Huffpost Los Angeles

Featuring fresh takes and real-time analysis from HuffPost's signature lineup of contributors

Vivian Liao Headshot

I Live With 600 Earthworms

Posted: Updated:
Vivian Liao
Vivian Liao

I know a lot of people who cannot stomach the idea of vermicomposting -- after all, you are dealing with rather undesirable things like trash and worms -- but I quite like this activity. In fact, the first kind of composting I ever tried was using worms. I mean, there is not much to fear. Worms don't have any desire to be near humans. They prefer being surrounded by wetness and mud. They don't even want to be in the light of day. So it's not like you are going to come home one day and find them jumping ship into your bed. Actually, I take that back -- there is one thing that would drive these night-crawling, mud-bathing creatures running and screaming into the open: overfeeding. I will admit I was a little overzealous in my early days of composting. I wanted to test the worms' limits, since I had heard that well-trained ones could break down up to one pound of kitchen scraps a day. That fateful day when I learned my lesson the hard way, I even blended my super-sized feed first, for the worms' eating pleasures.

The next morning, I walked into my kitchen and almost stepped on quite a few one-to-two-inch skinny black strips stuck to the floor. Call me dim, but I was genuinely confused at first as to what they were; I mean, these inanimate, dried-up jerky bits in my kitchen just did not resemble the juicy, shiny Eisenia Foetida I lovingly purchased and raised. Only the concentrated location of the corpses eventually tipped me off to the mass suicides I had caused. So, as Paul Rudd's character from Forgetting Sarah Marshall, Kunu, might say if he were teaching you to compost, "You're feeding too much. Feed less." (Also, don't make their breathing holes big enough for them to crawl through, obviously.) In fact, at a later point I actually completely neglected my bucket of worms for something like months (Animal Rights Activists: I am sorry). When I finally opened the bucket again, I saw still-living worms and the richest, most beautiful soil on which I have ever laid my eyes. The moral of the story is: red worms are actually perfect pets. They eat your leftovers when you remember to feed them, but, if you don't, they won't fuss too much.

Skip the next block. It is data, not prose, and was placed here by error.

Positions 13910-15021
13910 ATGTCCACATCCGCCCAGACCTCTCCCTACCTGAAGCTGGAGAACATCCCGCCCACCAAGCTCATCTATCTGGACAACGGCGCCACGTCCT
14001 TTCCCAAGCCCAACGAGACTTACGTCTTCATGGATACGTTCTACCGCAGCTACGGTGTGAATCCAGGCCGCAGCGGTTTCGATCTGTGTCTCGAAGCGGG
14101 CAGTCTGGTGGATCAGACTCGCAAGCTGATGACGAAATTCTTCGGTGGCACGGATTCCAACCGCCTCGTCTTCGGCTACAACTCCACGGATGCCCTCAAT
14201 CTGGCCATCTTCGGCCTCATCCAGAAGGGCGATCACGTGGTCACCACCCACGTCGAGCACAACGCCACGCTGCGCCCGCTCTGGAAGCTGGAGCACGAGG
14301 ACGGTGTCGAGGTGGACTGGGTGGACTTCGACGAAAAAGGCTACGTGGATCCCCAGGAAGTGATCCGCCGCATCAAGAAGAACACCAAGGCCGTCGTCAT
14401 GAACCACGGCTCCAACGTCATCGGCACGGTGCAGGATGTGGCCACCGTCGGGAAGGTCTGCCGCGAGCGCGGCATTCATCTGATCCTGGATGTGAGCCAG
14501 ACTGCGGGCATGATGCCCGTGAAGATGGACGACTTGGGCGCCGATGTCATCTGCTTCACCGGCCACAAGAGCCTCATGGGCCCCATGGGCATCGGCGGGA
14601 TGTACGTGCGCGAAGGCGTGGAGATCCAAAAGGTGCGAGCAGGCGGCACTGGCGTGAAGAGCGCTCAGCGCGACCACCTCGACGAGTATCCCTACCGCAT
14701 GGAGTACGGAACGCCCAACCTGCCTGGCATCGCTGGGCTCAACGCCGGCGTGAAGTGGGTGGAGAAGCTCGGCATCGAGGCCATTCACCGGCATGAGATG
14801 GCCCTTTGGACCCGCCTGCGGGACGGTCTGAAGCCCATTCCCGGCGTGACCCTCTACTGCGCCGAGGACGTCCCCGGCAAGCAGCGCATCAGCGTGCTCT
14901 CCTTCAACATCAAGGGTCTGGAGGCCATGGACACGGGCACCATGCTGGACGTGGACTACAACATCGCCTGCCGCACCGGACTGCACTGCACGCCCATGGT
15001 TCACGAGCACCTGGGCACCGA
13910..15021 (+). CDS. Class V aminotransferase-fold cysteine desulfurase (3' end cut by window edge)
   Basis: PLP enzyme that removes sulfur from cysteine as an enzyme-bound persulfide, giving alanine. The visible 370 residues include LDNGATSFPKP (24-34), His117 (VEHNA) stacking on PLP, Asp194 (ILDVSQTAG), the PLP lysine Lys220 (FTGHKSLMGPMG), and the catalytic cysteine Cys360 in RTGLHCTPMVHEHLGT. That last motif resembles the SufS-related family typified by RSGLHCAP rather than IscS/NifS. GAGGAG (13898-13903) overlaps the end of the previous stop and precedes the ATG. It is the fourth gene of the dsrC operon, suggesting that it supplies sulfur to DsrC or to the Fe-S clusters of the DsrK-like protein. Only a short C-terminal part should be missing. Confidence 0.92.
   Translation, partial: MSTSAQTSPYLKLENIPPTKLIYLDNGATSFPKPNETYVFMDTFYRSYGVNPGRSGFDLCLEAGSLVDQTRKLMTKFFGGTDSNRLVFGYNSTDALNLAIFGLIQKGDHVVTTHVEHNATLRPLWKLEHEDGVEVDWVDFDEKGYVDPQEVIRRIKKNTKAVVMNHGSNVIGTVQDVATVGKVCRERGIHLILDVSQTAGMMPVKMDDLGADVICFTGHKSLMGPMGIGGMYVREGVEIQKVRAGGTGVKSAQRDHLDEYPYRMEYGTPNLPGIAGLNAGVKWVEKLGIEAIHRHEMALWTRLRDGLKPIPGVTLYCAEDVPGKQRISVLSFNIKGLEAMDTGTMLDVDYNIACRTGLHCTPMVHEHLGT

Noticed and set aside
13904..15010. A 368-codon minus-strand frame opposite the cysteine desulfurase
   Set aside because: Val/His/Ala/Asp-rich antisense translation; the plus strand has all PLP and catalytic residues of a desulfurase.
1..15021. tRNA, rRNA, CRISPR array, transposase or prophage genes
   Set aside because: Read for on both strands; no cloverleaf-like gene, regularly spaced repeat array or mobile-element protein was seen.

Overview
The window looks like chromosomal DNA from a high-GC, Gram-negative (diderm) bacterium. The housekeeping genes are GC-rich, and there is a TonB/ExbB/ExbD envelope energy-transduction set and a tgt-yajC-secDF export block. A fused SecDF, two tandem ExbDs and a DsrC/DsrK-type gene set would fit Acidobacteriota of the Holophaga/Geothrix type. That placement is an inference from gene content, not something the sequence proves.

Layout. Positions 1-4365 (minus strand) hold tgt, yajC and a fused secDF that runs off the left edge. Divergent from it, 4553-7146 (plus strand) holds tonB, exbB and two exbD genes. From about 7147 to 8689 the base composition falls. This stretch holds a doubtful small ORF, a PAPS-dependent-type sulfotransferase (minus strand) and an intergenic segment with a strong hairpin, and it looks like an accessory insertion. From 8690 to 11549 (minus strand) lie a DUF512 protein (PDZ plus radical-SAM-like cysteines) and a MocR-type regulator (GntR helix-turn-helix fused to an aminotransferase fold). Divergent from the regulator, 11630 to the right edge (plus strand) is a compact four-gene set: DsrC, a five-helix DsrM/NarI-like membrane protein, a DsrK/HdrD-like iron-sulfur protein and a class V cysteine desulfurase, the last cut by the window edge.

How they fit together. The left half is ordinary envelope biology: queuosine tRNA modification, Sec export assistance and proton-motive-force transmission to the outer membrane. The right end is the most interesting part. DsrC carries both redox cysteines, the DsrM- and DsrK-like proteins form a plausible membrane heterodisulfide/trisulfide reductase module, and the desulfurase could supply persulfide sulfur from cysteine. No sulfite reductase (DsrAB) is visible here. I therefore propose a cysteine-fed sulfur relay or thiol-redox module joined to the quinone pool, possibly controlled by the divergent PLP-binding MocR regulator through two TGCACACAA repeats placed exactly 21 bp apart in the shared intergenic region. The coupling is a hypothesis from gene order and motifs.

As for sheltering my hundreds of new roommates during this initial run, I went the DIY route. There are many specimens of vermicomposters available on the market - a quick search on will tell you all need to know. However, at that time I was living in a studio with nary the room for more than one chair, and a multi-layered Worm Café was just not high on my list of items to put on display (plus, those things cost upwards of $100). So, off I went to the hardware store, where I picked up two five-gallon paint buckets for a whopping $12 including tax. I drilled holes on the bottom, lid, and the sides near the top of one bucket, which I nested inside the undrilled bucket. Some wet shredded paper courtesy of the office went in, along with a handful of dirt. Finally, the worms were gently tipped into the inner bucket. Voila, a vermicomposter was born.